Autoamplification of a two component regulatory system results in "learning" behavior.

S.M. Hoffer, H.V. Westerhoff, K.J. Hellingwerf, P.W. Postma, J. Tommassen

Research output: Contribution to JournalArticleAcademicpeer-review

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We have tested the hypothesis that the autoamplification of two-component regulatory systems results in "Learning" behavior, i.e., that bacteria respond faster or more extensively to a signal when a similar signal has been perceived in the past. Indeed, the induction of alkaline phosphatase activity upon phosphate limitation was faster if the cultures had been limited for phosphate previously, and this faster response correlated with the autoamplification of the cognate two-component system.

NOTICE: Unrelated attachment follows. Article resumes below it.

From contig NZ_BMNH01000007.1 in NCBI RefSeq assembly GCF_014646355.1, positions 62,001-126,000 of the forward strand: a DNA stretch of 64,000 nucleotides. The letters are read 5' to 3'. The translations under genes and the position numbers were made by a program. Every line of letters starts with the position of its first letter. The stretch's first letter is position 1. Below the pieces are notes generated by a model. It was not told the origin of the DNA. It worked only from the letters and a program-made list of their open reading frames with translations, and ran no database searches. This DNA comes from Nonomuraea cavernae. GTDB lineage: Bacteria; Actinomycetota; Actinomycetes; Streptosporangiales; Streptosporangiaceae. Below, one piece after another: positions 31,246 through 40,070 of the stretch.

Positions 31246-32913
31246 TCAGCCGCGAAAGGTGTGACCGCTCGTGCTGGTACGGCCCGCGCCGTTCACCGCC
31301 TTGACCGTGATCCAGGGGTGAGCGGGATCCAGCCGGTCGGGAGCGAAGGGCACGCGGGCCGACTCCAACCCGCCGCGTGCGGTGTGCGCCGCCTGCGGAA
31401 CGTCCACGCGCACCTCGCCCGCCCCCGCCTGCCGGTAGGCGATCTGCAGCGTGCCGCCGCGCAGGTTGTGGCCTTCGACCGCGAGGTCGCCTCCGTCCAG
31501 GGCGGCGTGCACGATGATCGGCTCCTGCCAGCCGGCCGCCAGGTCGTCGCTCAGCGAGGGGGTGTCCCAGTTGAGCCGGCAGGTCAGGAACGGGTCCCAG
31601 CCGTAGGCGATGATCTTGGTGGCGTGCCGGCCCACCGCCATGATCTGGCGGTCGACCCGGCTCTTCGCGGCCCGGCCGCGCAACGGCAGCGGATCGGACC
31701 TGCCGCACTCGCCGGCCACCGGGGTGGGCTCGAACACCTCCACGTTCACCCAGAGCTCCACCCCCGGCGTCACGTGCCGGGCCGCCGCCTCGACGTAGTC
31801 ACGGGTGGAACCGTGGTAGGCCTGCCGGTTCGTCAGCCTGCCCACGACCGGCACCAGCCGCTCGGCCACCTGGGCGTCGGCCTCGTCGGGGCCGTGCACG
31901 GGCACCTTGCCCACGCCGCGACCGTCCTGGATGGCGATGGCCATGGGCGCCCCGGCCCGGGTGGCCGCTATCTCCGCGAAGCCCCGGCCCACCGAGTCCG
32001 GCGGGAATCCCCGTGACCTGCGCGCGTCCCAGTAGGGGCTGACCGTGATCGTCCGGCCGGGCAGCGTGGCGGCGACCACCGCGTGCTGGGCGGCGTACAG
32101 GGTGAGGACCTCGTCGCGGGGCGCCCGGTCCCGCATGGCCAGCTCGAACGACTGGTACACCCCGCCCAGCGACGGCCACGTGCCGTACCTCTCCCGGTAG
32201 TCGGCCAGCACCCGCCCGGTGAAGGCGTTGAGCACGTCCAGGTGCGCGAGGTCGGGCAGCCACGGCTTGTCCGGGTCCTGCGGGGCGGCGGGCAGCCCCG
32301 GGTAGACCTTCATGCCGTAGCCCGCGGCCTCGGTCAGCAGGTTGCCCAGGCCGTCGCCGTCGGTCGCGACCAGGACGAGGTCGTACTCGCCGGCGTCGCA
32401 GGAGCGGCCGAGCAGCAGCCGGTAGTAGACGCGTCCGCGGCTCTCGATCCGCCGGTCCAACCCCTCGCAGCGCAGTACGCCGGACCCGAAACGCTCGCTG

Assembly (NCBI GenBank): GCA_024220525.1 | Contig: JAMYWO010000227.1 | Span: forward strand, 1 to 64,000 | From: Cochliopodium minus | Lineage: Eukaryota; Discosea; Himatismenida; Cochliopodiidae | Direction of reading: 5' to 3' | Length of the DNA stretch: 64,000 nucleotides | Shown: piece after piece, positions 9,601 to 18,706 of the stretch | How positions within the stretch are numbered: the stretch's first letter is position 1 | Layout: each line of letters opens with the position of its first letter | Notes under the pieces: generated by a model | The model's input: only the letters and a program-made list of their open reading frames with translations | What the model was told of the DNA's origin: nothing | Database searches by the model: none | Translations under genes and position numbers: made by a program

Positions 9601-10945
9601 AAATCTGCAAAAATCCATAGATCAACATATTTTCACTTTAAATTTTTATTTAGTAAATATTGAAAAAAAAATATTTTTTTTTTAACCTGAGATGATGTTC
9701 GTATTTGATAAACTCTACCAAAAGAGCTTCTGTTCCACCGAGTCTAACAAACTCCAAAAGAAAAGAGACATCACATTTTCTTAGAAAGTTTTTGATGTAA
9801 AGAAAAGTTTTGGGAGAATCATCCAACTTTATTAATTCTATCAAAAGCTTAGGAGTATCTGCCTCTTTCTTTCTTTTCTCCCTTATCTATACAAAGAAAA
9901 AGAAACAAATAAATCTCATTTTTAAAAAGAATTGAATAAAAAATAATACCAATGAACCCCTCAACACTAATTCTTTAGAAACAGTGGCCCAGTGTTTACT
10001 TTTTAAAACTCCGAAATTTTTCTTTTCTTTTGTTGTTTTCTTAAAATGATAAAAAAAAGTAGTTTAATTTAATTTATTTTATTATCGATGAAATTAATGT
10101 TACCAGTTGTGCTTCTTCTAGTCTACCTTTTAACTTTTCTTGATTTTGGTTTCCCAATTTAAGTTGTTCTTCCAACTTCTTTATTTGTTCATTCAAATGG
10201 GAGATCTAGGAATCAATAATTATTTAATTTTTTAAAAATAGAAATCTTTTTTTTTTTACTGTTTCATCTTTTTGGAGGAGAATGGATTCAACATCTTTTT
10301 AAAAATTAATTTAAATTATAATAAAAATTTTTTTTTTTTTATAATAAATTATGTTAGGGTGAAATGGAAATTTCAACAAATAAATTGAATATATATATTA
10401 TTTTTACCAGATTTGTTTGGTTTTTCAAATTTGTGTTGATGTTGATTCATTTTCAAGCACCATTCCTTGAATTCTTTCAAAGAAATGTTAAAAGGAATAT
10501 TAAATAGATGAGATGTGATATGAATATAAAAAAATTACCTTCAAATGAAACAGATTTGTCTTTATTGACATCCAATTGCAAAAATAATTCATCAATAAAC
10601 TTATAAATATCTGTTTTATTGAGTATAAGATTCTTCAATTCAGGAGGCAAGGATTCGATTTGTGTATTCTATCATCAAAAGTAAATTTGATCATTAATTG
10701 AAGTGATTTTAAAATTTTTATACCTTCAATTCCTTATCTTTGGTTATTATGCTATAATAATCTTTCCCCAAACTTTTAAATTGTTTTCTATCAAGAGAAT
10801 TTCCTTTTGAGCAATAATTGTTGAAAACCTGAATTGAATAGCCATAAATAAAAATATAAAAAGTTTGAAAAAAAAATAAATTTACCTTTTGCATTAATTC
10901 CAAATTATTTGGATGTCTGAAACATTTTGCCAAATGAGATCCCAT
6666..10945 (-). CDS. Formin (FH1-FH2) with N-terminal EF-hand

Original languageEnglish
Pages (from-to)4914-4917
JournalJournal of Bacteriology
Publication statusPublished - 2001


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